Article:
“The Unexpected Joy of Rosh Hashana”

by Rabbi Ephraim Z. Buchwald

In the first of last week’s double parashiot, parashat Nitzavim, we read Moses’ forceful charge to the People of Israel found in Deuteronomy 30:19: “Ha’ee’doh’tee va’chem ha’yom et ha’shamayim v’et ha’eretz, ha’chaim v’ha’mah’vet, nah’tah’tee l’fah’neh’cha ha’bracha v’ha’k’lala, oo’vah’charta bah’chayim, l’mah’ahn tich’yeh ah’tah v’zar’eh’cha,” I call heaven and earth today to bear witness to you; I have placed life and death before you, blessing and curse; and you shall choose life, so that you will live, you and your offspring!

In this most significant verse, the People of Israel are charged to choose life. The choice that is made is a most fateful choice, since it impacts not only on one’s own personal destiny, but upon the fate of all of one’s descendants, and indeed, upon all of humankind.

The famed metaphor drawn by Maimonides (Rambam,1135-1204, great Jewish philosopher, codifier and physician) depicts the image of each human being’s merits and sins being weighed on the Divine scale. If the merits outweigh the transgressions, the individual is inscribed for life. If one’s sins outweigh one’s positive acts, that individual is destined for perdition.

But it is not only the individual’s fate that is determined at that moment, it is the fate of the entire world. When a tally is made of the collective scales of humankind, it may very well be that the actions of one single individual tip the balance for all of humankind for salvation or destruction!

The responsibility for the fate of all humankind is an onerous responsibility for any individual to bear. Given the ominous outcome that may result from one’s personal behavior, why is there such a joyous atmosphere on Rosh Hashana? It is, after all, a solemn day of reckoning before G-d that impacts on the destiny of all the world’s inhabitants.

In their attempts to explain this profound conundrum, the medieval commentators offer several clarifications. The Abarbanel (1437-1508, Spanish statesman, philosopher and commentator) explains that on Rosh Hashana, while it is true that humankind as a whole gives an account of itself, its fate may very well be already predetermined because of what is known in Judaism as “Hashgacha K’lalit,” universal providence. Given that the fate of the world is dependent upon the behavior of others, it seems that each individual is helpless to impact on the labyrinth of the laws of cause and effect. Since individuals cannot alter the way the world operates, they might often suffer for the deeds of the world as a whole. However, Jewish tradition also believes in what is known as “Hashgacha Pratit,” individual providence, which affirms that each individual is responsible for his or her own actions and is judged on the basis of these deeds because of the great gift of free will that is granted by G-d. Although G-d demands an accounting for these deeds, each human being has a good chance of avoiding severe punishment. After all, individuals are able to counterbalance the punishment for their sins by the reward for the good deeds that they have performed. It is for this reason that we rejoice on Rosh Hashana.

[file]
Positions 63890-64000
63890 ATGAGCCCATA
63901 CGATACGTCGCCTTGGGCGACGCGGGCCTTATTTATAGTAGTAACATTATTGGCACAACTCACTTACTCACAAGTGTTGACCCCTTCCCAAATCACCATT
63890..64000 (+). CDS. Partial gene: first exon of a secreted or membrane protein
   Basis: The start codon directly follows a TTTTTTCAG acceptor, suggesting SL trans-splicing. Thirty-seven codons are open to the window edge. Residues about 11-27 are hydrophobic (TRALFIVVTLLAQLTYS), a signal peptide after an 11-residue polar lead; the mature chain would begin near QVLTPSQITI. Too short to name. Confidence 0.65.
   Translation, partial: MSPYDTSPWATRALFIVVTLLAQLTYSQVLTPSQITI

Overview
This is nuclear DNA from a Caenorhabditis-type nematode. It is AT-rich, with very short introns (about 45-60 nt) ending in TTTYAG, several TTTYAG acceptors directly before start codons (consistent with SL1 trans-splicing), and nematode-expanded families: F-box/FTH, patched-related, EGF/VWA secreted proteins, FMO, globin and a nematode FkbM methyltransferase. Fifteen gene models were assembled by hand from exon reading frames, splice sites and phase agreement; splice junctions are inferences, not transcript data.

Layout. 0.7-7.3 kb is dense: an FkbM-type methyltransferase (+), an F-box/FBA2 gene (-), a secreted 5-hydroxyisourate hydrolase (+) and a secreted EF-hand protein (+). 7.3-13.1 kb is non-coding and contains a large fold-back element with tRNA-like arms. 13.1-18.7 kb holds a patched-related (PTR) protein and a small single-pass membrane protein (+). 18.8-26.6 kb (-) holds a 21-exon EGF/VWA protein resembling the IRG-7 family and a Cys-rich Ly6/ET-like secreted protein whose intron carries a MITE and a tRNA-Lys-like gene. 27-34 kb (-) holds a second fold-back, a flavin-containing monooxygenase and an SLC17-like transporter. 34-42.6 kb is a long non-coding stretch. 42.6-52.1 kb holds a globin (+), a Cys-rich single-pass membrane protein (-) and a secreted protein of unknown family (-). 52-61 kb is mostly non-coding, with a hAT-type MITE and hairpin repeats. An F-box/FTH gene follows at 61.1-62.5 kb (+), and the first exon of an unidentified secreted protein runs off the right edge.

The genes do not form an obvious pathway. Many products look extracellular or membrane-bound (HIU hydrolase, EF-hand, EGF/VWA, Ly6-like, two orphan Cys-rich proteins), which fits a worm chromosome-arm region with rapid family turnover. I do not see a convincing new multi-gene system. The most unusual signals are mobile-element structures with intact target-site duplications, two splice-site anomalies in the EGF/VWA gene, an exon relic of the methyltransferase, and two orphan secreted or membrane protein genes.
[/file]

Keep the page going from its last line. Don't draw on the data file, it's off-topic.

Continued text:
The Chinuch (the classic work on the 613 commandments, their rationale and their regulations, by an anonymous author in 13th century Spain) explains that the reason for joy on this holiday is because we are privileged that the Al-mighty allows us to settle our accounts with Him once a year. Even though giving an annual accounting is difficult, we are grateful that our slates are cleansed each year, rather than having to wait a longer time to be forgiven. After all, it would be much more difficult if G-d were to wait a long time to demand the payment for our accumulated debts. The effect would be crushing, and so we rejoice on Rosh Hashana.

The Alshich (a popular commentary on the Bible by R’ Moshe Alshich of Safed, 1508-1593?) explains the happiness of Rosh Hashana by drawing the metaphor of a fearsome and imposing king. Fear of the sovereign serves as an end in itself, hanging continuously over the people as a warning to them to keep in line and behave properly. Failure to do so may result in grave suffering and/or death. However, with G-d, the Sovereign of the Universe, who is our compassionate Father, the situation is quite different. After all, people who have fear of G-d in their hearts are undoubtedly in a state of repentance, and will be granted forgiveness by our merciful G-d. Thus, we are joyous on Rosh Hashana, because fear of G-d is already considered an act of contrition. And where there is repentance, there is forgiveness.

The Mishna, in Yoma 95b, cites Rabbi Akiva who sums up the propitious situation of the People of Israel by saying, “Ashraychem Yisrael, lif’nay mee ah’tem m’taharim, oo’mee m’taher etchem? Aveechem sheh’ba’shamayim!” How fortunate are you, Israel! Before whom do you purify yourselves, and who is it that purifies you? Your Father who is in heaven!

May we all approach the upcoming new year with great joy and optimism, knowing full well that our loving Father in Heaven is waiting for our return. This period of penitence, which can be so threatening, has become a period of joy because of a loving and forgiving G-d.

May you be blessed.

Rosh Hashana (click here) this year is observed on Friday evening and all day Shabbat and Sunday, September 18th, 19th and 20th, 2009.

The fast of Gedaliah (click here) will be observed on Monday, September 21st from dawn until nightfall.

May we all be inscribed in the Book of Life, and may all our prayers be answered favorably.